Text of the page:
INSKEEP: Oh, your supervisor that you'd hired went away from you.

Mr. JIM BARRETT: Yeah, he was the winemaker here. And I had asked him, I said, well, who should be the winemaker? And he said my son Bo should be the winemaker. And I said, hey, this is a serious business. And he says, no, he says, he is the most well qualified, he knows the winery. And I said, OK, now I got a problem. Here's my son, and so...

INSKEEP: And now you've got to somehow recruit him back.

Mr. JIM BARRETT: Yeah. So, I'm in the shower and all I can think about, I said, how do I broach this. So, I call him on the phone and I said, how would you like to be a winemaker at one of the most famous wineries in California? And he says, I'll think about it, and hung up.

INSKEEP: Bo?

Mr. BO BARRETT: I thought about it for a while, and I said, well it is, you know, a really great career opportunity, and it is a wonderful place, I do know it. I know I can do the work and get the wine made. So, basically I went back, and I said to my dad, I said, listen, I think this is a great opportunity for me, but we have to be very strict and separate our father-son relationship.

That was the first discussion we had. It was before we talked about how much I was going to get paid, or what do I see for the winery, and it's, like, OK. And so we sat down, and - actually eye to eye - I said, look, if you can treat me with the same respect that you've shown to your - Jerry, a good employer-employee relationship built on trust and honesty, and then we can separate to ourselves our father-son deal, the natural and inherent tensions that any father and son would have to have. And that's what we did, it was the first thing we set out. And I have to give credit that over the, you know, 25 years that we've worked together, it's the - we've always gone back to that first discussion, which is, I am now wearing my employee hat.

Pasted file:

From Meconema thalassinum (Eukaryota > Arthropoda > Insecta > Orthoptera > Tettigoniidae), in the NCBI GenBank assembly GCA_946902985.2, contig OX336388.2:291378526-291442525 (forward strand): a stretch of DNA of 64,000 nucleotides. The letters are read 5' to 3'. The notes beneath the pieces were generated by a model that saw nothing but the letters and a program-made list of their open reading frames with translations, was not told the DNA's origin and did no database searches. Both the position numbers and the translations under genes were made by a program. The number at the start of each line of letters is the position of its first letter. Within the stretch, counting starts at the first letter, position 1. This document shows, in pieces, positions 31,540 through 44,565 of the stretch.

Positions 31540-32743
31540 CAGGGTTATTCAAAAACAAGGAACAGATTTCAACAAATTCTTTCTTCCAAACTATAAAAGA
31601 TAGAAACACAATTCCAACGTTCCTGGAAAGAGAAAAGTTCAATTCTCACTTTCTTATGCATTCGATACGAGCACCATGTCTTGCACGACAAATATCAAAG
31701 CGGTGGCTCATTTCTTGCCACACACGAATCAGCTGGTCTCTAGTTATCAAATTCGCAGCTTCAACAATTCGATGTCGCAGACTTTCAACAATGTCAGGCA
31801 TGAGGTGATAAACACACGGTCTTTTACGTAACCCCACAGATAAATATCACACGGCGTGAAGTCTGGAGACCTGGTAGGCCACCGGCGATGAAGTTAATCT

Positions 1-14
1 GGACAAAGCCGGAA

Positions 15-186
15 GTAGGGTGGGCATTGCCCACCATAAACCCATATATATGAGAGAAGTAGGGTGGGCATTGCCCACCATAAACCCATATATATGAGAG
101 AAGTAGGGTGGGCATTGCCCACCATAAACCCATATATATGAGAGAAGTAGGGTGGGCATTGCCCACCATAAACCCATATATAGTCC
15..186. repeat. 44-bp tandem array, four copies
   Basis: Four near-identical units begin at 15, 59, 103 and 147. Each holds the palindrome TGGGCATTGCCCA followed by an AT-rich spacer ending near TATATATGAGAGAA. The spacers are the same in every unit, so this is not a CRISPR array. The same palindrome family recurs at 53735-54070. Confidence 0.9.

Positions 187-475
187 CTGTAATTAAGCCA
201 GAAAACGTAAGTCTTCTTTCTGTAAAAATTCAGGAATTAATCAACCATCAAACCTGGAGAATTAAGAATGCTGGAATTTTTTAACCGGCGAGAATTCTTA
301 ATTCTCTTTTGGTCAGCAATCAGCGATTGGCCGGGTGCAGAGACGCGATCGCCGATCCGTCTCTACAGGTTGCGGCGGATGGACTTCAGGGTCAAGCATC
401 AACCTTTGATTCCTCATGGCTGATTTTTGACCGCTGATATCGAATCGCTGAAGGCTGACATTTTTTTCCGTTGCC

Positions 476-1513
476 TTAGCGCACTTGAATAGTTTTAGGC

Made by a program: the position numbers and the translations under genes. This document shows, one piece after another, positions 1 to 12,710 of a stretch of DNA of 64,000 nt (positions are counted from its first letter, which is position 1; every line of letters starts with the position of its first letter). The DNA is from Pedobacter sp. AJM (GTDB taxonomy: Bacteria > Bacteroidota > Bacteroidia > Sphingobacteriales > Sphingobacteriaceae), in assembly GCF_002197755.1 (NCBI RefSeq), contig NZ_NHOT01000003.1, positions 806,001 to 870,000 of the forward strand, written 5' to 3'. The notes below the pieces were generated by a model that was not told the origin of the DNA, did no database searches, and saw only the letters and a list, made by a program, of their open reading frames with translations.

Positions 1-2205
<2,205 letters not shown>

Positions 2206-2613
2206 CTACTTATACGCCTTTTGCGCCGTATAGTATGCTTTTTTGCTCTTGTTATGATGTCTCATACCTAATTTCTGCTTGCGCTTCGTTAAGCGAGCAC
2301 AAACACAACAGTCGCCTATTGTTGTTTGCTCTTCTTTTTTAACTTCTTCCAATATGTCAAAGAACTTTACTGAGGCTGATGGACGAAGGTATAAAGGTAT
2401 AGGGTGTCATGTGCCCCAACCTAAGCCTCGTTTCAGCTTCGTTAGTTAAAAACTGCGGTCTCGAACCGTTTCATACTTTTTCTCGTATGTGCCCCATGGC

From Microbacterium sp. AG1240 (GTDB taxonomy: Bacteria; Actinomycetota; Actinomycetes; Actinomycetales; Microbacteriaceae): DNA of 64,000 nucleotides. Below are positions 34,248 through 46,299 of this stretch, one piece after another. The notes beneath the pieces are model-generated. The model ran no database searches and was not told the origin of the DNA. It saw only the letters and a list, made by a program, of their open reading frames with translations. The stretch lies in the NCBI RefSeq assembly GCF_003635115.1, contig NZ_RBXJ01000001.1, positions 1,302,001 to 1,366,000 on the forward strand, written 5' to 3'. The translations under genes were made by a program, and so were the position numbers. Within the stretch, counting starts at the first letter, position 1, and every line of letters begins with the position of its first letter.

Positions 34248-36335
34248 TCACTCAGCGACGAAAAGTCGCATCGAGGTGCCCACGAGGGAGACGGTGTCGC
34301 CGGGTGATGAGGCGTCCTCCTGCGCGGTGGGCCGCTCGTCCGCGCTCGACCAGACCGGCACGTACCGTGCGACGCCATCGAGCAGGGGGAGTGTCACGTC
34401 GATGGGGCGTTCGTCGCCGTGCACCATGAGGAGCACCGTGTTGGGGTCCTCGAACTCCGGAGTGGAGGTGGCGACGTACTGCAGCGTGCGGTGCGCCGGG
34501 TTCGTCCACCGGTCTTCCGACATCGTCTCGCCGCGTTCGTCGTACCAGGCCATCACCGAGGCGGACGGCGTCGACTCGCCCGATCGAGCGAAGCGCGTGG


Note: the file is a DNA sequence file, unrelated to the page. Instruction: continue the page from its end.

INSKEEP: Oh now, come on, come on. Everybody must say this at that moment, but it must be awfully hard to do.

Mr. BO BARRETT: It is. It's - there's no avoiding that, it is a difficult thing. But the best way to do that is don't do anything wrong, don't get chewed out. I mean (laughing), always perform.

INSKEEP: What's it like to ask your father for a raise?

Mr. BO BARRETT: That's not fun.

(Soundbite of laughter)

Mr. JIM BARRETT: You bet it's not fun.

Mr. BO BARRETT: This is Bo here. What's it like to ask your father for a raise? It's - it's awkward. Again, like everything else, it's so - 'cause I'm kind of a science- and math-based kind of a guy. So, I always think arithmetic is not emotional. And so, my approach to asking for a raise is just showing a set of figures, and typically it's a comparable of what other people in my job are making, so it's not personal and it's not emotional. It just shows here's the numbers and here's what the numbers say.

INSKEEP: It must be hard work, though, to make sure you don't feel like you're asking for an increase on your allowance.

(Soundbite of laughter)

Mr. JIM BARRETT: Well, let me amplify that also. We have moments where I'm furious with him and he's furious with me. But being Irish, we kiss and make up and hug each other. And it's going on for a long time, and it's been great.

INSKEEP: That's Jim and Bo Barrett of California's Chateau Montelena. They're the latest subjects of our series, The Family Business. Bo Barrett's daughter Chelsea is a college student now, studying winemaking. Last summer, she worked in the family winery's tasting room.

Did you do the tasting?

Ms. BARRETT: Yes, I did. And so I'd pour for people, sell wine, deal with wine clubs. All of that.

INSKEEP: How old are you? You're 21?

Ms. BARRETT: Well, am I going to get in trouble?

(Soundbite of laughter)

INSKEEP: Not from me.

Ms. BARRETT: All right, I'm 20.

INSKEEP: OK. All right. But you're tasting it, you swill it around in your mouth and you...

Ms. BARRETT: Oh, absolutely. It's not illegal if you give it a swirl and analyze it.

INSKEEP: You can analyze the stories of other people who've passed on a family business by visiting our Web site, npr.org. We'd also like to invite you to tell us if you know of a family business with an amazing story behind it. Just go to the Web site, click on contact us, and put family business in the subject line.